Fifteen years ago when, after consultation with Maithreyi, I proposed to the editor of the Economic and Political weekly (EPW) the inclusion of a semi-annual insert devoted to studies on women, he was completely taken aback. In fact, over the previous years the EPW had published several articles on subjects such as women education, women's participation in the labour force, women's role in political movements. But the possibility of regular feature in the same form as the prestigious existing supplements on Agriculture, Management and Political Economy had never been mooted. Once his surprise had been overcome, Krishna Raj's breadth of vision proved equal to the challenge. The Review of Women Studies (RWS) was inaugurated in the April 25, 1985 number (Volume XX Number 17). It has continued to appear in the last issues for April and October in each subsequent year.

At the outset, Maithreyi and I put considerable effort into scouting for articles. We sent off a canvassing letter to everyone whom we could think of as a potential contributor. We asked colleagues to recommend their students and other possible authors. We importuned participant in conferences one or the other of us attended to write up their oral presentations for the RWS. Quite soon our own efforts were overtaken by a positive flood of unsolicited material. Writers, sometimes unknown to either one of us, began to send in pieces directly to the Weekly. Scholars directing research projects offered us the resulting papers. Since so many articles of the requisite quality arrived, the EPW often printed them in its regular pages in addition to those which we selected for the RWS.

Apparently the existence of an outlet in the form of the Review served to stimulate the production of papers. More to the point, our initiative itself can be understood as arising from the same factors, which favoured the dramatic rise of interest in matters relating to women and their place in Indian society. Questions of women's age at marriage, constraint upon widows, schooling for girls had been widely debated during the colonial year. In fact, these issues were inextricably entwined with Indian demands for greater political representation and, in later years, for self-fule. One of the reasons given for the maintenance of the British Raj was that by their treatment of women Indians showed they were not yet ready for self-government. Many, although by no means all, of the nationalist spokesmen were at the same time proponents of social reform. But the participants in these debates, British as well as Indian, were almost exclusively men. Rather than demands raised by women themselves or formulated in terms of women's own aspirations, the nationalists argued in terms of the nation's need or generations of stalwart males, nurtured by mothers properly trained in modern (I e, western) child-care, hygiene and housekeeping, while nonetheless devoted to preserving "traditional" Indian values.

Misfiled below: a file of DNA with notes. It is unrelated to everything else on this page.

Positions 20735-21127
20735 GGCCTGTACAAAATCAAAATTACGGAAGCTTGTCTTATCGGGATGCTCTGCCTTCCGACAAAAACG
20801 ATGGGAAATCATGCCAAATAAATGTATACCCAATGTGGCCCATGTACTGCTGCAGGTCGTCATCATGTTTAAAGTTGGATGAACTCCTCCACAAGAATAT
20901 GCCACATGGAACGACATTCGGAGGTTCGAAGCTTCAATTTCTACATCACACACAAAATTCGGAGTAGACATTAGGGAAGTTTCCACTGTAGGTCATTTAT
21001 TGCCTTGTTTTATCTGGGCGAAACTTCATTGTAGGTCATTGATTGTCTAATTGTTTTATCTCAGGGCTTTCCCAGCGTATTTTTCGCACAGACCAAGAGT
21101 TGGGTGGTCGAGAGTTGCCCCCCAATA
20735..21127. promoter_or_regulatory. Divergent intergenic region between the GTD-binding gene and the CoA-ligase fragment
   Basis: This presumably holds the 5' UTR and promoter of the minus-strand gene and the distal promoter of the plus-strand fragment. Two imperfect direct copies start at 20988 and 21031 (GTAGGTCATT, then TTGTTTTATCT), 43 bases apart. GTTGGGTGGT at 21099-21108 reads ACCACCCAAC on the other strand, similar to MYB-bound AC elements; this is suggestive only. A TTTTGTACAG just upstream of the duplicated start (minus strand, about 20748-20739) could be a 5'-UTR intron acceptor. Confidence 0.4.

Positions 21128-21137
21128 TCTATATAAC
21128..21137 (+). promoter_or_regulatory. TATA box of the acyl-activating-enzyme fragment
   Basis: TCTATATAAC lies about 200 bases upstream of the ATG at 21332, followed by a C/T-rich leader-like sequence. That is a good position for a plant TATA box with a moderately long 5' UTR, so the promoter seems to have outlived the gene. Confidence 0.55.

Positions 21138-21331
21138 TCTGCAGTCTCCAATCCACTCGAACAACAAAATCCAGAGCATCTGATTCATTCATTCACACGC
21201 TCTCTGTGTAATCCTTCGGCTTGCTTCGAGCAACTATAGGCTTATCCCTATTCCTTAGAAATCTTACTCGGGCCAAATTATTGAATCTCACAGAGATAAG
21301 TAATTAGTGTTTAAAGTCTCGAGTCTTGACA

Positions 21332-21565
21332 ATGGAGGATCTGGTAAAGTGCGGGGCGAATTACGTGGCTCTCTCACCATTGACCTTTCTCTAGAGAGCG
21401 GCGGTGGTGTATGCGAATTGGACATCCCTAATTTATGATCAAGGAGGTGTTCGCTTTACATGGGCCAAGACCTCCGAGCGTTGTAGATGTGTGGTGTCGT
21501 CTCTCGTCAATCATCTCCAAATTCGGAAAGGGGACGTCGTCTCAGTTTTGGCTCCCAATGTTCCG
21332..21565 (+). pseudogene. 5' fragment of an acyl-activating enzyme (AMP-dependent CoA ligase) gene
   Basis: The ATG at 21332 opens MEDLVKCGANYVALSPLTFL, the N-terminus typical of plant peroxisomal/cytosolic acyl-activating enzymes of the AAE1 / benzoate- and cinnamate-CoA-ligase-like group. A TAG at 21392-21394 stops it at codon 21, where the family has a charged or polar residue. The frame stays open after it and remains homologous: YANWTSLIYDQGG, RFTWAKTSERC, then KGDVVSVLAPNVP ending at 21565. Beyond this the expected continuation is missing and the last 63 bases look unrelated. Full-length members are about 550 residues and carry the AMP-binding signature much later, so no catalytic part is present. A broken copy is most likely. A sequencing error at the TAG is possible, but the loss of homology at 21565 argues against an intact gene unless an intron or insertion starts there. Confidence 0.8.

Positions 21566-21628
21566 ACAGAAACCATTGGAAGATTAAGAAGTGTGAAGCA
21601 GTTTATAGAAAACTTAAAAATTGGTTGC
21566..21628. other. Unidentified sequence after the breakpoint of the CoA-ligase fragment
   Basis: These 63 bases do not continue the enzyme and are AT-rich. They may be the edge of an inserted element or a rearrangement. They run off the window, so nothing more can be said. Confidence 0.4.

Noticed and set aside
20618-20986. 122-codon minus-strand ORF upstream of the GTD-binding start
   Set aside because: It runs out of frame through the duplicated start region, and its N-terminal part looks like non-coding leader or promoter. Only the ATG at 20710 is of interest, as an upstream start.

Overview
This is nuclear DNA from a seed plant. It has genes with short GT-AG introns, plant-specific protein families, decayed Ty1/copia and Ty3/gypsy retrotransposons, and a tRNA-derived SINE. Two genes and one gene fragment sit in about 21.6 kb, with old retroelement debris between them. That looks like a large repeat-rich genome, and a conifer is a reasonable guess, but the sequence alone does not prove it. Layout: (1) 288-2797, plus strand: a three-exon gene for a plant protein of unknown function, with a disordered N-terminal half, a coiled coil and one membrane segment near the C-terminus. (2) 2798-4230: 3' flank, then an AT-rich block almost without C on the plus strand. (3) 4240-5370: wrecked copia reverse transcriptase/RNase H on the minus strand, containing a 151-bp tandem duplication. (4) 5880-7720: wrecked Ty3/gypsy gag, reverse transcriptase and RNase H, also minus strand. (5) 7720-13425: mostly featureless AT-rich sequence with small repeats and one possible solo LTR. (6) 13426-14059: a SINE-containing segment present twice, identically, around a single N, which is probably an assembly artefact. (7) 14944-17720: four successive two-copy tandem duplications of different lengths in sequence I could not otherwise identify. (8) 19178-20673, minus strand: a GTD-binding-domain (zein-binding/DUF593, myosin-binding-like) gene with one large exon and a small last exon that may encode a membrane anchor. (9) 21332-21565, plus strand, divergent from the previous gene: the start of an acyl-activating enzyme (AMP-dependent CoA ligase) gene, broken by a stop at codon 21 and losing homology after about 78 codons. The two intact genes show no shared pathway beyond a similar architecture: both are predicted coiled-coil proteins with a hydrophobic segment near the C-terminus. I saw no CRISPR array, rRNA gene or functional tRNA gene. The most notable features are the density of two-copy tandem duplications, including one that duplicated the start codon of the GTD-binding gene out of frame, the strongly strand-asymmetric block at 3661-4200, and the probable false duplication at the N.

The broadening of women's vistas through the active role they took in the mass struggles of the 1920s, 30s has been often related, and attributed primarily to the charisma of Gandhi. Even though women typically slipped back into housework and anonymity each time the tide ebbed, the possibility of asserting themselves on a large scale was engraved in their memories. For a limited number of educated young women, programmes of economic and social development undertaken during the Five-Year Plan periods provided possibilities for employment and, to some extent, self-determination. Although the numbers of females counted in the decennial census as workers in field, factory and handicrafts continued to shrink, opportunities multiplied for them in government agencies, business offices, bank airlines, newspaper offices. Rapid expansion of higher education brought into being a corps of thoughtful and articulate young women serving as Instructors and Readers in colleges all over the country, planting and harvesting of crops, dealing with merchants, moneylenders, and public authorities. Everyone's right to vote opened up another space, in which a handful of women became prominent in political parties and achieved ministerial status at national and state level. Both foreign-funded and local development-oriented associations, popularly known as NGOs, some of them specifically committed to "empowerment" or "conscientisation" of women proliferated. International feminist gathering became occasions for Indian activists to be invited abroad.